I was apprenticed to Zham-bi, the chief embalmer of the noblemen of middle Egypt. My father paid him handsomely to take me on and I was determined to become the best embalmer Egypt had ever seen. I hoped one day to become so accomplished even the Pharaoh would seek me to preserve the bodies of his beloved Queens.
All Egyptians know that so a person can proceed into paradise his body must be treated so as to look like it did in his years of life. Failure would leave the soul without a home. Demons would feast upon the soul and the body will rot away to nothing.
For many years I observed Zham-bi, in time taking on roles such as assembling the canopic jars, helping pack the body in salt and even holding the bowl to catch the brain residue that had been hooked out via the nose. I mixed the oils together to perfume bodies and eventually was allowed to stuff a body cavity with linen soaked in resin.
Then I was allowed to embalm a body without Zham-bi’s assistance, instead just his oversight and observation. My father was so proud that day and I was happy to live up to his expectations. In total I took 42 days to make sure the fluids were dried out and the body looked as close to life as possible. I wanted my first embalming to be without fault.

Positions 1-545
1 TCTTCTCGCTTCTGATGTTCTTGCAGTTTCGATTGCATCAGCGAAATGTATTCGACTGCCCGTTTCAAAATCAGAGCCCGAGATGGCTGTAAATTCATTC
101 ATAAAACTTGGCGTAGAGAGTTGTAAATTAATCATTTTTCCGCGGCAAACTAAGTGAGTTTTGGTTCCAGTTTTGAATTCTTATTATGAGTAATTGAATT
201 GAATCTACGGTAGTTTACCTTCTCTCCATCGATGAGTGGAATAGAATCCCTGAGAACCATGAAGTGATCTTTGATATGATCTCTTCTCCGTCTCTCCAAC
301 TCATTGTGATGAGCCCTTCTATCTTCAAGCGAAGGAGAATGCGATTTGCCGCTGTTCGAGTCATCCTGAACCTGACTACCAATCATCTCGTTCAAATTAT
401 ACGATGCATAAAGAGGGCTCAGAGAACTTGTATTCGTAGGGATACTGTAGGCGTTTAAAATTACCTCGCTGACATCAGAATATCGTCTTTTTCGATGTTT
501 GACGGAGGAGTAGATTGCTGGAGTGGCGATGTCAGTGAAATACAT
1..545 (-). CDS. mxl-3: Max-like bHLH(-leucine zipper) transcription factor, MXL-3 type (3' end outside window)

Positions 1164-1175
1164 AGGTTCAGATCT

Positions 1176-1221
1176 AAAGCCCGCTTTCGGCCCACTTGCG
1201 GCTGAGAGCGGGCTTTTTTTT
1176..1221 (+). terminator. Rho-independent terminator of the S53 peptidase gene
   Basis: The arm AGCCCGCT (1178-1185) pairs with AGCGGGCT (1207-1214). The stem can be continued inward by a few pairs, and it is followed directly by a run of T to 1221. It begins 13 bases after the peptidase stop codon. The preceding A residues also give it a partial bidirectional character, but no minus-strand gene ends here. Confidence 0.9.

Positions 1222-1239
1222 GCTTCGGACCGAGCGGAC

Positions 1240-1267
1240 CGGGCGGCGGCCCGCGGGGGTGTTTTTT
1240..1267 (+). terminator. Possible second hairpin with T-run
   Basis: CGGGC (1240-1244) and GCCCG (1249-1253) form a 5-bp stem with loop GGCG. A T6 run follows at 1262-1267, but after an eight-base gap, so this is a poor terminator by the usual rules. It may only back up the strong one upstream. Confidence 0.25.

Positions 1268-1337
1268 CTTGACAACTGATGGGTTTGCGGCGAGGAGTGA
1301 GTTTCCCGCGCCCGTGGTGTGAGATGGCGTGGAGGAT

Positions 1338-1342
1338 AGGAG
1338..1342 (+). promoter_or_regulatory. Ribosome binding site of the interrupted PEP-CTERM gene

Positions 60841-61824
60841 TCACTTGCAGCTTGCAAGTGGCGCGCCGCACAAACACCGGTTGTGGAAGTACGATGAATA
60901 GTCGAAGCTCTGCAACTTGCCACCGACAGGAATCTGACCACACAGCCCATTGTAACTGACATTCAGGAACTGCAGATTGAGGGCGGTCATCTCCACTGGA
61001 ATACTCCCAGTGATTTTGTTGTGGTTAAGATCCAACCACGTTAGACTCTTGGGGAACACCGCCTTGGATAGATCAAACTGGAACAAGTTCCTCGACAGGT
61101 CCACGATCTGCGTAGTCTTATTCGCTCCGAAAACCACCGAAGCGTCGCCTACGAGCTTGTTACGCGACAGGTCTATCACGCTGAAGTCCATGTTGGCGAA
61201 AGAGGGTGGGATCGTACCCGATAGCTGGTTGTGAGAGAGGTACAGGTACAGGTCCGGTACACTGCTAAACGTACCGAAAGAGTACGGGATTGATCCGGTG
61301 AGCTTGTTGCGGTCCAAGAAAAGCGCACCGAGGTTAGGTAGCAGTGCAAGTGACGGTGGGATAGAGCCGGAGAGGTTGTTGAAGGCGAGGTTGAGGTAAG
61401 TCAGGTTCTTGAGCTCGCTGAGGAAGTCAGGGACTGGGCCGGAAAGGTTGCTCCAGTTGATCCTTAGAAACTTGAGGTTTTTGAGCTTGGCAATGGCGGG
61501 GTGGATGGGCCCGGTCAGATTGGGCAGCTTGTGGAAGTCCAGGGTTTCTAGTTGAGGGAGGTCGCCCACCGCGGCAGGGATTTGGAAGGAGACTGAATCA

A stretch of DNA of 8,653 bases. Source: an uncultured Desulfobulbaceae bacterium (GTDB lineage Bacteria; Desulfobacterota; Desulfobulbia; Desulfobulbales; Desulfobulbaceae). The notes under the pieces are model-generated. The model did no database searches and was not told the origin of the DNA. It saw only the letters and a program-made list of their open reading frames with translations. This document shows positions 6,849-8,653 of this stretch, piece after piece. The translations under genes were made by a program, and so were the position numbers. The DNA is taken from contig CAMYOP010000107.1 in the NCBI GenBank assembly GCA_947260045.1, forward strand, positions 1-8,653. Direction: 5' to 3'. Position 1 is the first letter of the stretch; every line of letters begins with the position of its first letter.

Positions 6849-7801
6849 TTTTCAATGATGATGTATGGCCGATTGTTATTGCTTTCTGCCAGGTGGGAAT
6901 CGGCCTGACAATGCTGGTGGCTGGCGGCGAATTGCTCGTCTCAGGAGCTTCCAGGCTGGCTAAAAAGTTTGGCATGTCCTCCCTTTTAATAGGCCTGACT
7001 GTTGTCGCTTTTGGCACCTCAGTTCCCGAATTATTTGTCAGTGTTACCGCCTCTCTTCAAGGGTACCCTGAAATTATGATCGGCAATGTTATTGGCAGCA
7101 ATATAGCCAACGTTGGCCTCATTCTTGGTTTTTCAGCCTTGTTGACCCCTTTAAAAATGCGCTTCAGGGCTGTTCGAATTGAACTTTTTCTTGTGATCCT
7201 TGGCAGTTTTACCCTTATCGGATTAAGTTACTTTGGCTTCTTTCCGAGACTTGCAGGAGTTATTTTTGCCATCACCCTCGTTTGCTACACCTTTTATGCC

Overall I was very pleased with the result and Zham-bi seemed impressed too. Exhausted from the labours and with the mummy at rest in the coffin, I retired to my quarters. As I was slipping into sleep, I heard a noise. Jumping out of my cot, I ran towards the workshop, fearful thieves may be trying to ransack the body and steal the charms in the linen wrapping the body.
I saw a figure bending over the coffin, lid laid beside the base. I was right, the body was out of the casket. I could see it was empty. Then I realized then the figure was the body. It had risen into life again. No body Zham-bi had embalmed had ever risen again.
Unsure how to proceed, I watched from inside the door. The body lumbered towards the jars and bowls holding its organs. It tipped over the jars before picking up the bowl containing hooked out brains. It tried scooping the jelly into its hands then pushing it back into its nose, then its mouth. I decided to leave but knocked a tray of tools as I moved.
The body turned to me and dropped the bowl of brains. It started to shuffle towards me, linen pieces beginning to unravel. With stains of its own brains around its mouth place, it tried to speak.
“Zham beee,” it said, shambling with purpose. “Zhaammm beeee.”
Inspiration: Egyptian Mummy Embalming